What Message Are You Sending?

When I went to work in 1959, men came into the office in suits and ties and ladies in dresses with hose and heels.

There was an acknowledged hierarchy. Behind that was an ethic that most professional people believed in and supported. Those who didn’t had to find other work environments.

Today the question is, what is your professional work ethic? If I applied for work in your company, how would I know what you expect of me before I get to an interview? To simply advertise the company’s business goal is not sufficient. Can you tell employees and applicants what they need to know, such as the appropriate dress, behavior and attitude?

There are significant differences across the companies I work with. Can you tell me about yours?
These intangibles are hyper-critical. They are what separate your organization from any other. When I used to work on benchmarking, the issue was: Do the companies look alike? In terms of leadership, priorities, values and investment in people, are they similar? Twenty years ago a bank was a bank, your competitor company looked a lot like you and had the same expectations.
There is much more diversity today. What message are you sending into the labor pool that will attract the attitudes, work ethics and motivations you want? Can you deliver the two-minute elevator speech to your leadership and get their agreement?

The organizations I have worked with that have the greatest success are very explicit about these issues. When I ran Saratoga Institute, I tried to describe the fundamentals of the company to all employees, applicants and customers. The message was simple and very clear. The key words were integrity, imagination, intelligence and intensity.

Integrity: This is a no-exception policy. If you lie, cheat or steal, you are out immediately with no questions.

Imagination: Think out of the box. What is the best way to do anything? Share your creativity with everyone. Help us give our customers something special.

Intelligence: You are smart, so think before you act. Consider all the possibilities. Plan your work with the big picture in mind.

Intensity: Go beyond 9 to 5. Give customers more than they ask for. Commit yourself to the customer, the company and your co-workers.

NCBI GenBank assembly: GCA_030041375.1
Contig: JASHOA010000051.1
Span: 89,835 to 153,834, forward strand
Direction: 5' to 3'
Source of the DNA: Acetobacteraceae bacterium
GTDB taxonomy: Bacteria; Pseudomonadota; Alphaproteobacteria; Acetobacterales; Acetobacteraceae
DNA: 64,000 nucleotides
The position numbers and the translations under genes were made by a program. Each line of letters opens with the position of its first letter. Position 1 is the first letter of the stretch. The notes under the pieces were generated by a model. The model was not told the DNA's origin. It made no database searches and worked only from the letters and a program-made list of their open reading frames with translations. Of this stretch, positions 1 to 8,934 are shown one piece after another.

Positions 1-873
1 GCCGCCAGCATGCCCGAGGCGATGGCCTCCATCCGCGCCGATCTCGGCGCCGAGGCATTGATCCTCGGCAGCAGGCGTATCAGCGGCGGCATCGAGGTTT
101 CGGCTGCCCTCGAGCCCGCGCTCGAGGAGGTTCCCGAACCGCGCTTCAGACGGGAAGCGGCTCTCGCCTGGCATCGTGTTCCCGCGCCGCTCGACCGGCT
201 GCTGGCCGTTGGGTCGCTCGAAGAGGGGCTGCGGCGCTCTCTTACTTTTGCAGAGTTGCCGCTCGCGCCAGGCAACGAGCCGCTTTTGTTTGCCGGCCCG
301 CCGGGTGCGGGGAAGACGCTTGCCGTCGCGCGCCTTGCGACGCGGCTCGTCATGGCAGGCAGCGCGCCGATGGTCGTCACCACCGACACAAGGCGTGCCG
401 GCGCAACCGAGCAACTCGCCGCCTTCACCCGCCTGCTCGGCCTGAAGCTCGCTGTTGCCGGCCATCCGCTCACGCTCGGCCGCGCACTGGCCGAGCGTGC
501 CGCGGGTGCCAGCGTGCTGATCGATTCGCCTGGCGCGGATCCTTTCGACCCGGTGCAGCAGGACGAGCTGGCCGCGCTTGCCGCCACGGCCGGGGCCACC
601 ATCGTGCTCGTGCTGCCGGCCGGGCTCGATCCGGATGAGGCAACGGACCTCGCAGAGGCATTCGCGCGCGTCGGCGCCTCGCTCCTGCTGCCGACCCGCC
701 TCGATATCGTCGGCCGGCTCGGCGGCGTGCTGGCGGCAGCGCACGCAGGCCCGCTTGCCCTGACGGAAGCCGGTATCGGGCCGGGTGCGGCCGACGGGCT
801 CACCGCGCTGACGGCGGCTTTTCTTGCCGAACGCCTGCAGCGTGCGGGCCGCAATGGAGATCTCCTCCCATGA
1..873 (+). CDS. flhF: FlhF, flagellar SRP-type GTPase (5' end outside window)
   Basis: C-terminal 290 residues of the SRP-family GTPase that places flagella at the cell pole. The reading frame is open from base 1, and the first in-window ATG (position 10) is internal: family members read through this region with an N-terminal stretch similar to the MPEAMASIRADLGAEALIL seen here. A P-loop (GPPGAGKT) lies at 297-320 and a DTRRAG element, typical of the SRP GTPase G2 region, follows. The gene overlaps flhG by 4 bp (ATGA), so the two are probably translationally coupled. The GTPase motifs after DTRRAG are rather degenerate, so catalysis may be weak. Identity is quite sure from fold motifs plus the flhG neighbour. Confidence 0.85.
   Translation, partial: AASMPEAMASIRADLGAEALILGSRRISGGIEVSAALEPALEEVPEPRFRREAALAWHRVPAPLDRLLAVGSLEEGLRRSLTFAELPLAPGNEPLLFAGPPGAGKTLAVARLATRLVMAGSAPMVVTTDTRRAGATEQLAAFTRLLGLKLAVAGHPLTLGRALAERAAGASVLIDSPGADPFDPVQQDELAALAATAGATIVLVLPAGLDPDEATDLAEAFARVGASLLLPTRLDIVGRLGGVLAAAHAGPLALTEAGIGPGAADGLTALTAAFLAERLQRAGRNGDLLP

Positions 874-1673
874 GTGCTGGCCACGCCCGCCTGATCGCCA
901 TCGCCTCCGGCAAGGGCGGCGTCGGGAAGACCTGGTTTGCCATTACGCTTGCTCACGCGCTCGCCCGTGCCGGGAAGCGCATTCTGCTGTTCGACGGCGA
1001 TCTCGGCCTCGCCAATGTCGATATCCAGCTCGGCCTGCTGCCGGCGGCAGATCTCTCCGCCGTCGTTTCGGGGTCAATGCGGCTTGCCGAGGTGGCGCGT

Does this give you a clear picture of that company?

You can survive without clear expectations, but you can’t be a market leader without sending a clear message. Consider companies such as Apple, Google, IBM, Amazon.com, Ritz-Carlton Hotels, Intel and Hewlett-Packard before it lost its way.

Here are a few tips: No cliches allowed; describe your cultural norms; fully disclose your expectations; and give an honest description of what makes your organization a great place to work.

During more than 20 years of research, Great Place to Work Institute’s Amy Lyman and Bob Levering have found the fundamentals of successful work ethics. It is a short list. The keys are credibility, respect, fairness, pride and camaraderie, all wrapped up in trust.

If you take the time to think about the operational examples of these, do they apply to your organization? If not, that is OK, but what is your list? Can you come up with a true description of your organization’s mores? What would you have to say about these: communications, integrity, support, collaboration, caring, equity, impartiality, justice, contributions, work products and social atmosphere?

Whenever we think in descriptive terms, we encounter exceptions. To the extent that you can narrow your descriptors to reach constancy, you have a better chance to be truthful.

Do you work in your organization because it is close to home, not too stressful, has nice co-workers, good benefits, better-than-average pay, fulfilling work, growth opportunity, good leadership or for any of the Great Place to Work norms?

If I applied to your company, what would you tell me are your important working conditions and expectations? What can you say about your organization that is constantly true? When you joined your organization, did you know what to expect? These are a lot of questions, but they are critical to long-term success.